Instead of its once haloed existence as the year of lofty goals and vision statements, it is now staring at an epitaph that may well read: The year when death ran amok and the gods went missing, notes Arundhuti Dasgupta.
Illustration: Uttam Ghosh/Rediff.com
Marauding locusts, earthquakes, cyclones and a killer virus that continues to wipe out thousands of people every day; the year 2020, barely a few months into its calendar, has quickly earned itself apocalyptic status.
Instead of its once haloed existence as the year of lofty goals and vision statements, it is now staring at an epitaph that may well read: The year when death ran amok and the gods went missing.
Nearly every event since the start of the year has marked this out as an end-of-the-world moment.
Be it the manner in which the virus has tightened its grip over humankind, the bizarre turns of weather and the everyday battles against the wanton will of cruel rulers.
Everywhere time seems to have wrapped itself in a strange loop, tossing the routine ordinariness of life into a chaotic snarl.
Myths ascribe many reasons for extraordinary times, linking the despair and devastation (man-made and natural) to the wrath of a god and at times, a missing one.
A Hittite myth talks about the anarchy that follows when one of the major gods goes missing.
Telipinu is the god of agriculture and son of weather god, Teshub, who is the most powerful deity in the firmament.
Slightly bratty, Telipinu is short-tempered and unpredictable. And one day (no one really knows why), he goes into hiding.
The world blacks out in his absence. Nature dries up, famine wrecks kingdoms and no children are born.
Finally, the mother goddess Hannahanna sends out a procession of beasts on his trail. They all come back empty-handed until a bee locates the god and stings him back into action.
The pain (and ignominy) of a bee sting, however, drives the god into a rage and the world slips deeper into the abyss until Telipinu is suitably assuaged by the other gods and agrees to return home and restore normalcy.
Like the bee that came to the aid of the Hittite people, termites were summoned by Brahma to awaken Vishnu, who has often had to be woken up from a slumber to fight demons or save the universe or protect the faithful.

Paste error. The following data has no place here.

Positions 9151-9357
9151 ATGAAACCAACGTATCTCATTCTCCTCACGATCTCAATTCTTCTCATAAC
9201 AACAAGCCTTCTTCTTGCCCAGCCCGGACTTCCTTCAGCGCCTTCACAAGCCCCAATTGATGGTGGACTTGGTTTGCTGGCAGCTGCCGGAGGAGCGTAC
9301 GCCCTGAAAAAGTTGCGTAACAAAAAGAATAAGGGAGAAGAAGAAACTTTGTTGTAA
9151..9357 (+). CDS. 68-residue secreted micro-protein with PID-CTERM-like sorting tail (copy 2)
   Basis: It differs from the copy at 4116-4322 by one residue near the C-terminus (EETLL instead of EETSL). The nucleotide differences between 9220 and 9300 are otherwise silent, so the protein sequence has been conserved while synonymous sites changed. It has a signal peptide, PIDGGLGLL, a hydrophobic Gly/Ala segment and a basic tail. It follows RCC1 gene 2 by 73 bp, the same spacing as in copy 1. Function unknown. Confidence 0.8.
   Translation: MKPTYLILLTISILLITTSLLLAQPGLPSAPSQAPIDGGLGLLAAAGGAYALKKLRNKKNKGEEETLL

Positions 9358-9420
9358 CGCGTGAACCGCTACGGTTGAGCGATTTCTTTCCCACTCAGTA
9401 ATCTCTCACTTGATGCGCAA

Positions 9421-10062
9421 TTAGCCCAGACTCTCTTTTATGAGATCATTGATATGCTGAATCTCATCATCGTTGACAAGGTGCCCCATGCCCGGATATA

According to one such story (in the Devi Mahatmya), Vishnu dropped into a stupor after a particularly gruelling battle with a set of feisty demons. He slept with his head resting on his bow and none dared to wake him up.
As the universe spun into chaos, Brahma created a hive of termites (vamris) and ordered them to gnaw through the string on which Vishnu's head rested, hoping to snap him out of his reverie.
However, the termites went at it with such force that the string cut into Vishnu's neck and severed it clean.
If a sleeping god spells disaster, one with a missing head is doubly catastrophic. A panicked set of gods appealed to the mother goddess who helped them find a solution, albeit with many twists and turns. Eventually, Vishnu retrieved his head and the world regained its rhythm.
Similar stories about sleeping or absconding gods are found in other mythologies too, as are those about insects that come to the aid of gods and locusts that spread his curse. How does one read such myths in times like these?
Mythology has often posed a problem of interpretation, as its vast web of symbols and metaphors opens up differently to different people.
Some read these myths as stories that foretell doom, while others see these as narratives meant to instil deference for the divine.
The true meaning of myths is never as direct, or simple. Context, culture and geography, all play a role in assigning function and purpose to mythology.
But most importantly, myths about the end of the world, missing gods, flying demons and so on reveal the way early human minds handled fear and calamity.
When nature turned on man, the fear and helplessness caused by such events led to its deification.
When early agricultural societies struggled to protect their crop against pests, rodents and the like, they made them gods or a gods' aide (for example, a regular field pest, the rat is the vahana of Ganesa) or devised elaborate rituals around their elimination.
In Albania, where fields were often ravaged by locust swarms, women would assemble with dishevelled hair, catch a few of the insects, march to the nearest river to drown the creatures and then sing dirges in their memory (J G Frazer, The Golden Bough).
Sometimes fear can be beaten back by standing up to it, jointly, or drowning it in the nearest pool of water.
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